A DFT-Based Aspherical Ion Model for Sodium Aluminosilicate Glasses and Melts

Abstract : Na + ions play important roles on the physical and chemical properties of aluminosilicate glasses. It is known that they strongly modify the network of tetahedral SiO 4 and AlO 4 units, but the microscopic details on how they alter the local structure remain to be fully established. Here we address this issue by performing classical molecular dynamics simulations over a wide range of glasses compositions. The simulations include atomic polarization and deformation effects through the use of a DFT-parametrized aspherical ion model (AIM), which is carefully validated against experimental data (bond lengths, neutron and X-ray diffraction, and NMR spectroscopy). We show that the structure of the glasses is a subtle interplay between the nature of bridging/nonbridging oxides and the arrangement of Na + ions around them. This reflects, in particular, on the oxide instantaneous dipole moments. ■ INTRODUCTION Durability and mechanical properties of oxide glasses at ambient pressure have attracted much attention from the perspective of material chemistry. 1−11 In particular, in the case of aluminosilicates, the mechanical strength can be further improved through the ion-exchanging procedure on the glass surface, such as in the well-known Corning Gorilla glass. 12,13 Since aluminosilicates in the form of polycrystalline ceramics also show excellent optical property thanks to structural disorder, they are practically used as transparent materials in electrical devices. 14 The dense packing structure of oxide glasses also enables to seal radioactive ions for a long period. 15−18 A key component of functional glasses are alkali and alkaline-earth ions. Because of the weaker character of the bonds they form with oxide ions, in a pure silicate network, they generally create nonbridging oxygens and modify the tetrahedral network topology; they are acting as network modifiers. However, when coexisting with Al 3+ or B 3+ , they can also play the role of charge compensators and assist the formation of four-coordinated cations (tetrahedral AlO 4 or BO 4 units) and bridging oxygens. 11 As a consequence, they increase the packing fraction of the network structure. Due to the difference of strengths between the Si−O/Al−O/B−O bonds on the one hand and the Na−O bonds on the other hand, these oxide materials are often called iono-covalent glasses, even if most of the interactions are very well captured by purely ionic models. 19 Recently, structural and mechanical properties of several aluminosilicate glasses have been extensively investigated using experimental techniques 4,5,8,20,21 and computer simulations. 7,13,22 One of the main remaining challenges is to fully understand the effect of network modifiers on the glass properties. Thereby, a precise atomistic understanding of the nature of ionic bonding in aluminosilicate glasses is important both for fundamental studies and because of their widespread usage in material design. The most intuitive approaches for the experimental determination of atomic structures are X-ray and neutron diffraction, together with EXAFS measurements. 23−37 They are indeed useful techniques for obtaining first coordination shell bond lengths and numbers, although it remains difficult to extract information on the second coordination shell. For such a task, NMR spectroscopy has proven to be a very powerful tool that gives access to the short-and intermediate-range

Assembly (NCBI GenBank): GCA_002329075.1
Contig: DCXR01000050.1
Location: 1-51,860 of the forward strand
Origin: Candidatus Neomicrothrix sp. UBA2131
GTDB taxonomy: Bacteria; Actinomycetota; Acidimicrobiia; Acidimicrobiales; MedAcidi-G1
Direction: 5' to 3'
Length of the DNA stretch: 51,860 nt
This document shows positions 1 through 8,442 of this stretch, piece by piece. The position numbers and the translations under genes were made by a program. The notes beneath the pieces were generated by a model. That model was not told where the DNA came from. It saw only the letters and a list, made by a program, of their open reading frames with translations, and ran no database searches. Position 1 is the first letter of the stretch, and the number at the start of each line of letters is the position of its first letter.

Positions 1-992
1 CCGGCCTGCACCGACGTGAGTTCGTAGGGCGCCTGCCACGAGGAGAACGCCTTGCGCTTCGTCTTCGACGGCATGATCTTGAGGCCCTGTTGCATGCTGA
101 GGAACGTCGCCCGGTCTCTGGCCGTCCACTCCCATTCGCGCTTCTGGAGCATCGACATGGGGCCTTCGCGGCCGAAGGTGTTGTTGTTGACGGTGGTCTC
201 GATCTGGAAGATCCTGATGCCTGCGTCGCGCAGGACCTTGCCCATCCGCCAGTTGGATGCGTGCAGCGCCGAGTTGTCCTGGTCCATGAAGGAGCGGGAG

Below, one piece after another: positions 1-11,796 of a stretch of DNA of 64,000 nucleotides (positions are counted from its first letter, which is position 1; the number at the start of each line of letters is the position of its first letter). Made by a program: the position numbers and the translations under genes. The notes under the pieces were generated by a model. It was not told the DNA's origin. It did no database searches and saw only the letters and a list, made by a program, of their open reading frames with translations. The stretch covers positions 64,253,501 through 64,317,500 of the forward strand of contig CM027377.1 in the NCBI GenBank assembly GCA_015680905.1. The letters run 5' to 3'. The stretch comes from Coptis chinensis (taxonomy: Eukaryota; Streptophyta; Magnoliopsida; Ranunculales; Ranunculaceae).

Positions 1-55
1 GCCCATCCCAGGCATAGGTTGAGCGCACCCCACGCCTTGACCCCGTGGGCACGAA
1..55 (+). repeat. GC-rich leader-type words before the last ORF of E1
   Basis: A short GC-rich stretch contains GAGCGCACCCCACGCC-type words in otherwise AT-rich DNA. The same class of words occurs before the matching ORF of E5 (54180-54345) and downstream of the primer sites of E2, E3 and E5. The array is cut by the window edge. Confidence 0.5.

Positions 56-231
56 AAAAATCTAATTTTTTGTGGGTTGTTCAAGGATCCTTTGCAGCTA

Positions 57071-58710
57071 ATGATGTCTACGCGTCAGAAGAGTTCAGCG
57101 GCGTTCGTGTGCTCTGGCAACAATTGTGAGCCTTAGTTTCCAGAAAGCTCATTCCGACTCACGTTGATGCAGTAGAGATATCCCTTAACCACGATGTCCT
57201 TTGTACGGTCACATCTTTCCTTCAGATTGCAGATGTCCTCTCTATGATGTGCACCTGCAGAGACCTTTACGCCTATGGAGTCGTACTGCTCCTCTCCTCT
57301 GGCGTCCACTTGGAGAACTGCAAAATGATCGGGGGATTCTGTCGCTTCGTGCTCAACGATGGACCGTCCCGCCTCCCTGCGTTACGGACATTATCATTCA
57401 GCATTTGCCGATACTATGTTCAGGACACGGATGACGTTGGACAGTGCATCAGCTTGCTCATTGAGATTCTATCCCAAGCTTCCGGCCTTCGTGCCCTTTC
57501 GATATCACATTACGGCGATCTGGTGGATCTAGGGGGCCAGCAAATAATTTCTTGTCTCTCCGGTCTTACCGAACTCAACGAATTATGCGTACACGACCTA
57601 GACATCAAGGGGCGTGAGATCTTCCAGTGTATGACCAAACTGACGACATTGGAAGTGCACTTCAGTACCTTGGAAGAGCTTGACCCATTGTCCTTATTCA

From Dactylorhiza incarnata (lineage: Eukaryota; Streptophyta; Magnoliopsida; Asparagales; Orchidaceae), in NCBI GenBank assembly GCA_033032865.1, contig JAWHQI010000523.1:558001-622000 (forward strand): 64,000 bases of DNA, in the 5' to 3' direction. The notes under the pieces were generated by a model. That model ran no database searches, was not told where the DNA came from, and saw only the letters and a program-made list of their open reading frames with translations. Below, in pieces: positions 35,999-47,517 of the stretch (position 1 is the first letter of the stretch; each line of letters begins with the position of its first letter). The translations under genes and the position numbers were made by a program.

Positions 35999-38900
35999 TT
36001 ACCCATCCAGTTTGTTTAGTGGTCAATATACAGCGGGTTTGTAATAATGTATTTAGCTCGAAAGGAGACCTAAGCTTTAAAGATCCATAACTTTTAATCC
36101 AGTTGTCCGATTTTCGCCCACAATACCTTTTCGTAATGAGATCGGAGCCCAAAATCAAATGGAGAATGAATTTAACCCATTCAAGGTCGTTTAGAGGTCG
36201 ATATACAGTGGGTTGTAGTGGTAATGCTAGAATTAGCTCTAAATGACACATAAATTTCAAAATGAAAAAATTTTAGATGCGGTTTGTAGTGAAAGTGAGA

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Submitted on : Thursday, November 3, 2016 - 8:58:40 AM
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Yoshiki Ishii, Mathieu Salanne, Thibault Charpentier, Koichi Shiraki, Kohei Kasahara, et al.. A DFT-Based Aspherical Ion Model for Sodium Aluminosilicate Glasses and Melts. Journal of Physical Chemistry C, American Chemical Society, 2016, 120, pp.24370 - 24381. ⟨http://dx.doi.org/10.1021/acs.jpcc.6b08052⟩. ⟨10.1021/acs.jpcc.6b08052⟩. ⟨cea-01391212⟩

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